Although Ukrainian procedural law does not contain specific provisions allowing a court to prohibit parties from participation in arbitral proceedings, there are some examples when such prohibition was established in a motion of one of the parties to a pending arbitration. The most notorious example of such tactics took place in 2006 within a corporate dispute between Ukrainian telecommunication company Kyivstar G.S.M. shareholders — Ukrainian company Storm LLC and Norwegian company Telenor Mobile Communications AS — referred to arbitration in New York and involving a number of court proceedings in different jurisdictions. Among the other “guerilla tactics” this dispute was “rich” in, Storm LLC obtained, through its shareholder (i) a Ukrainian court ruling recognizing the contract in dispute and the arbitration clause contained therein to be null and void and (ii) “clarification” of the said court ruling, wherein the court ruled that “should the parties and the arbitrators … ignore the above circumstances and render an award on the dispute, such acts shall constitute a violation of the court decision”. Later on the same Storm shareholder initiated other court proceedings against the director of Storm — Mr. Klymenko, and secured an injunction from the Ukrainian court barring Telenor, Storm and Klymenko from participating in any way in arbitration.

Filing of Parallel Arbitral/Court Proceedings

This tactic is usually employed in order to delay initial arbitral proceedings and gain some time for other “guerrilla tactics” or to establish some legal facts within the second proceedings which could then be relied upon in the first one, or simply to obtain a contradictory award for blocking enforcement of the arbitral award to be rendered in the initial arbitral proceedings.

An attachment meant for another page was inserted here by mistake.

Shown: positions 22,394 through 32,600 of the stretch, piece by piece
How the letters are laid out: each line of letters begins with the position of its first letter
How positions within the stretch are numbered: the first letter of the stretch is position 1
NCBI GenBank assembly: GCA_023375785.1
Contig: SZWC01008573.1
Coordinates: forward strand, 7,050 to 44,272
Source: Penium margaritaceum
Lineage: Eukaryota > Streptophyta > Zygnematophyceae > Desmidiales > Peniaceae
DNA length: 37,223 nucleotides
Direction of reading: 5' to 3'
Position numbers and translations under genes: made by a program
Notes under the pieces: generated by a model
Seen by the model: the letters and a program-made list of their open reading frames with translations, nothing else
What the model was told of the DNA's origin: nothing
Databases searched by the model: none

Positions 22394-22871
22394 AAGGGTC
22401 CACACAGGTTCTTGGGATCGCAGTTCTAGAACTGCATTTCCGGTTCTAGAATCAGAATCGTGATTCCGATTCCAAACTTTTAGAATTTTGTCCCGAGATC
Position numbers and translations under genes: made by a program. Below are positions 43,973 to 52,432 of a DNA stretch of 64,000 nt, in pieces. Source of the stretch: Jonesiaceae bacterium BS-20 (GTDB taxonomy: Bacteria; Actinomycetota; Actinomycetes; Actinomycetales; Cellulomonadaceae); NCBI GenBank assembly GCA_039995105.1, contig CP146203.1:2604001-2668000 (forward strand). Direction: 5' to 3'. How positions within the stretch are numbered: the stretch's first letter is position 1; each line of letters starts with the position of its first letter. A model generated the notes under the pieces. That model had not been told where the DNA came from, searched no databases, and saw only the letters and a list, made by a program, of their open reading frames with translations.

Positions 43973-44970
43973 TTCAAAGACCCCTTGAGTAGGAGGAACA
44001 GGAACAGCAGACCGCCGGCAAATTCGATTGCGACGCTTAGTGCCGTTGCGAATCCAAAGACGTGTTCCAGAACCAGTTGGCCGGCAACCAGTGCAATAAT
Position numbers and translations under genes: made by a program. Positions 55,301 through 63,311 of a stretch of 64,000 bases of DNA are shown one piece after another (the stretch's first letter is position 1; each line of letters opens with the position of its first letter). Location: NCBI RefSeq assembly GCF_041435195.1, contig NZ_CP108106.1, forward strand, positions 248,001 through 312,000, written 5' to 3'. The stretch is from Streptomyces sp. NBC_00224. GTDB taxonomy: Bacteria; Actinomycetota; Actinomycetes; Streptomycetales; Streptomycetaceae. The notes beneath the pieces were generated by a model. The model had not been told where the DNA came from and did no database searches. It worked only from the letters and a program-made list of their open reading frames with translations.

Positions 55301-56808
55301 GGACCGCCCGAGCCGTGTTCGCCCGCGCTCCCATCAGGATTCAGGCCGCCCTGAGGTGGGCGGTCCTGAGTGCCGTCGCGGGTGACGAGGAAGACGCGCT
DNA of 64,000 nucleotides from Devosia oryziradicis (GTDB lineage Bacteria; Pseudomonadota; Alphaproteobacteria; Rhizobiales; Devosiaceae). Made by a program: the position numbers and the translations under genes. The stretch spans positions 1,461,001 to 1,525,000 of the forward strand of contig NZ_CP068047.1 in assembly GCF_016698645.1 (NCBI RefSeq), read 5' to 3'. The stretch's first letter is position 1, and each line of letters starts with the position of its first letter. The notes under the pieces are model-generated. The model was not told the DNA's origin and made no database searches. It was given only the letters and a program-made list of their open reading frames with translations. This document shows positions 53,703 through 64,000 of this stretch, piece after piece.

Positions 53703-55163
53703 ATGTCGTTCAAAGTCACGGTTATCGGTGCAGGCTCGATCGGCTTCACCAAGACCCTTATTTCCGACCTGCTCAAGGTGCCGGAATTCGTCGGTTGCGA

This tactic can be illustrated by Maritime arbitration commission at the UCCI Case No.12г/2005 initiated by a Ukrainian shipyard against a Greek company a couple of months after initiating of ad hoc arbitration in London by the latter against the former. In 2008-2009 a Russian company, being a respondent in two arbitral proceedings before the ICAC at UCCI (Cases Nos.199p/2008 and 200p/2008) initiated two parallel arbitrations in the Russian Federation (before the ICAC at RF CCI, Cases Nos.127/2008 and 130/2008).

Apart from the “guerrilla tactics” employed when arbitral proceedings are still pending, there are also some “post-arbitration” ones, such as filing for denial in recognition and enforcement of the arbitral award or filing for setting aside the award, even if no real grounds for the latter exist, etc.

Of course, the spectrum of these tactics is much wider; the degree of legality and appropriateness of each of them may vary considerably. Needless to say, there is no universal remedy from any and all of them. But the international arbitration community and institutions are still trying to apply ethical codes of conduct and to use legally correct tools to tackle at least the most unacceptable tactics, and to this end the personal input of each arbitration practitioner cannot be overestimated.